Yarn-chopper is a 19th century nickname bestowed on a journalist who concocts or sensationalize his stories. He is also called a Yarn-Slinger as he is extremely verbose in telling a tale. I think I would give this apt title to Gerald Durrell after reading his roll-on-the-floor-wet-my-pants funny book – My Family and Other Animals.
Title: My Family and Other Animals
Author: Gerald Durrell
Genre: Autobiography / Humour
Gerald Durrell (1925-1995) was born in India and spent some of his early growing up years on the Greek island of Corfu. He spent much of his time working as a Park keeper and followed his love for animals and flora-fauna with avid passion. This led him to set up the Jersey zoological park and later a Jersey Wildlife preservation Trust. This book is part one of his 3 part series on life on Corfu.
The Durrell family consisting of Mother, older son Lawrence (Larry), second son Leslie who is gun mad, Daughter Margo who is perpetually on a diet and then Gerald (Gerry) are fed up of the cold damp England weather. In a fit of inspiration or perhaps desperation, they decide to sell off everything and relocate lock, stock and barrel to warm sunny Corfu in Greece. It’s another matter that they have no place to go there nor do they know of anyone there.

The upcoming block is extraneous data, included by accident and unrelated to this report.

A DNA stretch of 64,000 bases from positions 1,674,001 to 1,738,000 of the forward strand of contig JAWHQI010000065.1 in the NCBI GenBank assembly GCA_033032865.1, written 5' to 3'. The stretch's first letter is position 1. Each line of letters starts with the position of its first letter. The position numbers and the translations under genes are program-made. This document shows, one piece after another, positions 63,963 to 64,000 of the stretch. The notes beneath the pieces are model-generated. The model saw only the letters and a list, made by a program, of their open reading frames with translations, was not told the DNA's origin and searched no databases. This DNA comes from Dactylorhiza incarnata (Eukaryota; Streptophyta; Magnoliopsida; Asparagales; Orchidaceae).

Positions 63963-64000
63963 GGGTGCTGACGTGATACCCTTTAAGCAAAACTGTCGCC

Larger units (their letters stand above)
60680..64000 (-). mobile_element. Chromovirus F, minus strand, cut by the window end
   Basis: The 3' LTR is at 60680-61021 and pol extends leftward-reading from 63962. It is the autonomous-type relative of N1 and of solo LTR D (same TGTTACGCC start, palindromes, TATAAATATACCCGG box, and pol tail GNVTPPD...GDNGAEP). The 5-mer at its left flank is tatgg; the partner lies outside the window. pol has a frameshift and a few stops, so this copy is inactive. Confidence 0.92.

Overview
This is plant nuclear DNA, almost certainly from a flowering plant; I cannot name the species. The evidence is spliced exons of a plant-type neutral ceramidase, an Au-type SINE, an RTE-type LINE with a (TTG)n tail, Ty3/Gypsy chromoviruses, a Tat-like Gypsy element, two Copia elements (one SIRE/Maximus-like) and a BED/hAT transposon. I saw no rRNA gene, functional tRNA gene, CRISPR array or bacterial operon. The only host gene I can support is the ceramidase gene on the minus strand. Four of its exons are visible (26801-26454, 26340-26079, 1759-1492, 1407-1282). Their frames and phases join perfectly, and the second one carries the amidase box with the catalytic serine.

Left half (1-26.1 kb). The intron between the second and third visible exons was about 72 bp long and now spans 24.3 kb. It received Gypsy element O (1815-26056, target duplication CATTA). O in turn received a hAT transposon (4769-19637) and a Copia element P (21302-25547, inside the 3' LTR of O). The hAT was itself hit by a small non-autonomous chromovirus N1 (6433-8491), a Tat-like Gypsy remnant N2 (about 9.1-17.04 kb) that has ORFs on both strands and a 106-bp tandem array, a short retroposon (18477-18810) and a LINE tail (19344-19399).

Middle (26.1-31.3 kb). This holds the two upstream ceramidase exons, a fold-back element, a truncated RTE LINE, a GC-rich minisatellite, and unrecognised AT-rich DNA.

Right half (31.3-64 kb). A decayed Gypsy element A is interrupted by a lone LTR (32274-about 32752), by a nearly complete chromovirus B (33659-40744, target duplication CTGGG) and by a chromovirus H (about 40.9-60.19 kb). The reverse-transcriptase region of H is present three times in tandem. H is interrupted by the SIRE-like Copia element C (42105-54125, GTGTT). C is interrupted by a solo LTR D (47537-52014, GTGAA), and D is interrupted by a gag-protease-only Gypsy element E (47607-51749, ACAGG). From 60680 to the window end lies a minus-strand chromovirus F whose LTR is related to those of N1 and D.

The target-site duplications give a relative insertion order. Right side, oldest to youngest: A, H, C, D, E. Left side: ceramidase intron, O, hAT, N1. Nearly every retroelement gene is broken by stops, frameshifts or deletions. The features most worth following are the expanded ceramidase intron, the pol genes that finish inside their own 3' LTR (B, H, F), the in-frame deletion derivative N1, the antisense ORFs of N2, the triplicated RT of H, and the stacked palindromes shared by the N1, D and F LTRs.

They land amid humongous chaos (such is life in Corfu) with baggage, contraptions and even animals in tow. The Durrell family finds a saviour in Spiro who attached himself to their reluctant selves with much passion. He is over enthusiastic in helping them find a house and what ensues is a hilarious saga of house hunting. Finally after many un-promising venues, they all unanimously fall in love with a villa where they promptly set up house.
Life settles down as they are all lulled into tranquility by the peace and magic of the island. Mother spends her time cooking exotic sounding dishes while diet-obsessed Margo spends her days lazing languidly or locked up in the bathroom. Their days were divided between the sumptious meals and lazing in the garden.